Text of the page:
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Chopper Stabilization of the Vacuum Tube Op Amp

But, even with the use of balanced dual triode input stages, drift was still a continuing problem of early vacuum tube op amps. Many users sought means to hold the input referred offset to a sub-mV level, as opposed to the tens to hundreds of mV typically encountered. The drift had two components, warm-up related, and random or longer term, both of which necessitated frequent re-zeroing of amplifiers. This problem was at least partially solved in 1949, with Edwin A. Goldberg’s invention of the chopper-stabilized op amp (Reference 48: E. A. Goldberg, "Stabilization of Wide-Band Direct-Current Amplifiers for Zero and Gain," RCA Review, June 1950, pp. 296-300. See also: "Stabilized Direct Current Amplifier, US Patent 2,684,999, filed April 28, 1949, issued July 27, 1954. (A system for lowering vacuum tube op amp offset voltage, drift, and gain errors, by means of an AC-coupled parallel-path, with synchronous rectification, and DC signal reinsertion— in short, the chopper-stabilized op amp)).
The chopper-stabilized op amp employs a second, high gain, AC-coupled amplifier. It is arranged as a side-path to the main amplifier. The chopper channel is arranged with the input signal path AC-coupled to the inverting input of the main DC-coupled amplifier, and a 60 or 400Hz switch periodically commutating to ground. The switching action chops the small DC input signal to AC, which is amplified greatly (1000 or more). The AC output of the chopper path is synchronously rectified, filtered, and applied to the main amplifier second input. In the resulting composite amplifier, main amplifier drift is reduced by a factor roughly equal to the chopper gain.
With chopper stabilization, op amps could have offset voltages stable to a few μV, and long terms drift sufficiently low that manual zeroing wasn’t required. Another key benefit was that the DC and low frequency gain was also boosted, by an amount equal to the additional gain factor provided by the chopper channel. By this means, the DC open loop gain of a chopper amplifier could easily exceed 100,000 times (100 dB). Goldberg’s amplifier of Ref. 48 for example, had a DC gain of 150,000,000, or 163dB.
But, there were some serious downsides to these early chopper amplifiers. The basic chopper architecture described above essentially "uses up" the non-inverting second op amp input of a dual triode pair, to apply the DC-offset correction signal. Thus all of the early chopper op amps operated in an inverting-only mode. In time, improved chopper architectures were developed to overcome this limitation, and the very high DC precision was made available for all modes of use.
A second limitation was the fact that the first chopping devices used were mechanical switches (vibrators). As such, they were failure-prone, often before the tubes used alongside. In time all solid-state chopping devices were to be developed, but this didn't impact vacuum tube chopper amps.
Frank Bradley and Rawley McCoy of the Reeves Instrument Corporation discussed yet another variation on the M9 op amp design, in 1952 (Reference 49: Frank R. Bradley, Rawley McCoy, "Driftless DC Amplifier," Electronics, April 1952, pp. 144-148. (A description of the Reeves A-105 Analog Computer, which used as the computing amplifier a circuit partially similar to the M9 op amp. Adds chopper stabilization for low drift)). In the Bradley-McCoy circuit, a circuit similar to the M9 topology (but with a dual triode front end) is augmented by the addition of a chopper side path. The resulting amplifier had a DC gain of 30,000,00 (150dB), and very low drift and offset voltage.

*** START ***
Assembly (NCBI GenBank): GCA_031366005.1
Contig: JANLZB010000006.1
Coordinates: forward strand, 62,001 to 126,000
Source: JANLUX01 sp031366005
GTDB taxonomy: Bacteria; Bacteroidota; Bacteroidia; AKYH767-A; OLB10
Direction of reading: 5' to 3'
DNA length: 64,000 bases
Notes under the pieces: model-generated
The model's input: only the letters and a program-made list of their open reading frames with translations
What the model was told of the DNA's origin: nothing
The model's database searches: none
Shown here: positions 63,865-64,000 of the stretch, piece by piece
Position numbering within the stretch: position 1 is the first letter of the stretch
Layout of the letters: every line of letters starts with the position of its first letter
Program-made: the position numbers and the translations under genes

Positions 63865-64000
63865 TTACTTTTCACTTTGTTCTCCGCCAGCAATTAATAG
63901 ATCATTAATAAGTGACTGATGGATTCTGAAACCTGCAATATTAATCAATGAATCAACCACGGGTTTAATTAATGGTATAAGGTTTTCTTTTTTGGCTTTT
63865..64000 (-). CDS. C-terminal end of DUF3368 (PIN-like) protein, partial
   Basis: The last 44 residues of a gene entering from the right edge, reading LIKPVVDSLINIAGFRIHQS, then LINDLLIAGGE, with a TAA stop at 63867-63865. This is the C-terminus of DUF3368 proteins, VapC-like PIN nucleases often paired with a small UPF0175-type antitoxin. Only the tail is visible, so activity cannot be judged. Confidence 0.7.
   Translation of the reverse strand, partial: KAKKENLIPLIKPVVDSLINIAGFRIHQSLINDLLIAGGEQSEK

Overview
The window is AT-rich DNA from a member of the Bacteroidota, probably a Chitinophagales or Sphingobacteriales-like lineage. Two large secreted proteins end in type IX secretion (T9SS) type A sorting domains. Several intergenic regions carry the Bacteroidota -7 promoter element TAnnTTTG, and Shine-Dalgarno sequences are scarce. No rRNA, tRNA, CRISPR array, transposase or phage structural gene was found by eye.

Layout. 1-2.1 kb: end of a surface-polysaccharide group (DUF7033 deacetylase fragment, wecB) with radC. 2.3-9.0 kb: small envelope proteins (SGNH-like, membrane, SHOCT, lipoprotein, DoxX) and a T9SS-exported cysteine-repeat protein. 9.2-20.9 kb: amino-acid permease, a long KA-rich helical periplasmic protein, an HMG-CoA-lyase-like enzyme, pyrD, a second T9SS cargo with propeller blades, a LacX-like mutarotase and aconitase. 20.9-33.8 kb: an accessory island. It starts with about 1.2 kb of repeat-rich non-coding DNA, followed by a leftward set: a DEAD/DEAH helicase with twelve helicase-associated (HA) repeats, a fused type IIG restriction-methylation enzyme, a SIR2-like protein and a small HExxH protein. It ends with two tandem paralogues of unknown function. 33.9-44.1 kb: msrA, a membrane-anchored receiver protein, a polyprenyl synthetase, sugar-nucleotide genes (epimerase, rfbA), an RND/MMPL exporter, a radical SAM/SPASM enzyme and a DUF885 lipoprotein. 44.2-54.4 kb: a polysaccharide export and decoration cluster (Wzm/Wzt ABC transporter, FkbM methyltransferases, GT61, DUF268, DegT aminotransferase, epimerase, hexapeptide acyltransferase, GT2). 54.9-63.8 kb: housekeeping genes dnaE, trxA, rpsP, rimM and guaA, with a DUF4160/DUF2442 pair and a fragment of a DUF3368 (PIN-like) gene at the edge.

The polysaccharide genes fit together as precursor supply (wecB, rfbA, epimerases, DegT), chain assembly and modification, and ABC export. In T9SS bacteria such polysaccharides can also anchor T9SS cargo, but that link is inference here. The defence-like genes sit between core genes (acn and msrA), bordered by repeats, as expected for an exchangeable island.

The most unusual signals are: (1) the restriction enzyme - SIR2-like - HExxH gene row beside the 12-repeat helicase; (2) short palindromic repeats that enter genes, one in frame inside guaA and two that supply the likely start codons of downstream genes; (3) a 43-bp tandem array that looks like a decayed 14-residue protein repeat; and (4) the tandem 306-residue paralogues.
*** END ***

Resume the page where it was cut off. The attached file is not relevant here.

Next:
By the mid to late fifties many companies began offering solutions to analog computing using chopper-stabilized op amps. However, this wasn't true right after the chopper amplifier became available in the early 1950's— it came about later on.
Shortly after 1950 Granino and Theresa Korn published the first of their textbooks on analog computing, Electronic Analog Computers (Reference 50: Granino Korn and Theresa Korn, Electronic Analog Computers, McGraw-Hill, 1952. (A classic early work on the uses and methodology of analog computing. In Chapter 5, an op amp circuit attributed to Bell Labs and the M9 project is described, along with many other examples, and design details)). This book, along with the 2nd Edition in 1956, became the early op amp user's standard reference work. The op amp example fifth chapter of the 1st edition shows a few chopper-stabilized examples, and Goldberg's work is mentioned. By the time the 2nd edition came out in 1956, chopper amplifiers dominated the examples.
Among the circuits presented in the Korn and Korn Electronic Analog Computers 1st edition was a later version of the Bell Labs designed op amp for the M9. A distinct evolutionary path can be noted in this schematic, shown in Figure 4 below.
This version changes the input stage from a single pentode to a dual triode, with Miller-compensation added for improved stability (adjustable by the 2kΩ potentiometer). A close comparison finds that the Frost amplifier (Reference 47, again) is topologically almost identical with this M9 op amp version. And, vis-à-vis the original Swartzel design of Fig. 3, further subtle changes to be noted are different AC compensation networks.
Schematic diagram of late M9 system op amp designed at Bell Telephone Laboratories
Figure 4: Schematic diagram of late M9 system op amp designed at Bell Telephone Laboratories
next Use of the Non-Inverting Op Amp Input
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